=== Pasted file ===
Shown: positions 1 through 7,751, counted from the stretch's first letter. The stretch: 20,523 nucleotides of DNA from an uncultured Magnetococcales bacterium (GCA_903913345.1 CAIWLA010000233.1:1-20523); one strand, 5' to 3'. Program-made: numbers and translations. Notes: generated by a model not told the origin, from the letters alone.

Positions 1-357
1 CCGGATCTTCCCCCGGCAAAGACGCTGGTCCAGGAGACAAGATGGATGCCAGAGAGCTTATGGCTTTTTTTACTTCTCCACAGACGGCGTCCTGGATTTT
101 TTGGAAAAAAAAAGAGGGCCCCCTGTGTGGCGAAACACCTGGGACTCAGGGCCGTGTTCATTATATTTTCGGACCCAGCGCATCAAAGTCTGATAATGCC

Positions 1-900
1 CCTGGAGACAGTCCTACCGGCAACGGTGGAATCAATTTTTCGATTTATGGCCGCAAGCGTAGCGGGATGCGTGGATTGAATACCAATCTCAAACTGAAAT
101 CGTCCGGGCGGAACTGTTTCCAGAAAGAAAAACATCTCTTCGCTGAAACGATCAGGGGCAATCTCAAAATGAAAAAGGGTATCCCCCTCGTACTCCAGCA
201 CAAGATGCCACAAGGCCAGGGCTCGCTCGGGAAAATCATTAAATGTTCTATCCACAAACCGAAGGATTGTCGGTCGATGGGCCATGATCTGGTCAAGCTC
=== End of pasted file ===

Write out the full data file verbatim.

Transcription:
Shown: positions 1 through 7,751, counted from the stretch's first letter. The stretch: 20,523 nucleotides of DNA from an uncultured Magnetococcales bacterium (GCA_903913345.1 CAIWLA010000233.1:1-20523); one strand, 5' to 3'. Program-made: numbers and translations. Notes: generated by a model not told the origin, from the letters alone.

Positions 1-357
1 CCGGATCTTCCCCCGGCAAAGACGCTGGTCCAGGAGACAAGATGGATGCCAGAGAGCTTATGGCTTTTTTTACTTCTCCACAGACGGCGTCCTGGATTTT
101 TTGGAAAAAAAAAGAGGGCCCCCTGTGTGGCGAAACACCTGGGACTCAGGGCCGTGTTCATTATATTTTCGGACCCAGCGCATCAAAGTCTGATAATGCC

Positions 1-900
1 CCTGGAGACAGTCCTACCGGCAACGGTGGAATCAATTTTTCGATTTATGGCCGCAAGCGTAGCGGGATGCGTGGATTGAATACCAATCTCAAACTGAAAT
101 CGTCCGGGCGGAACTGTTTCCAGAAAGAAAAACATCTCTTCGCTGAAACGATCAGGGGCAATCTCAAAATGAAAAAGGGTATCCCCCTCGTACTCCAGCA
201 CAAGATGCCACAAGGCCAGGGCTCGCTCGGGAAAATCATTAAATGTTCTATCCACAAACCGAAGGATTGTCGGTCGATGGGCCATGATCTGGTCAAGCTC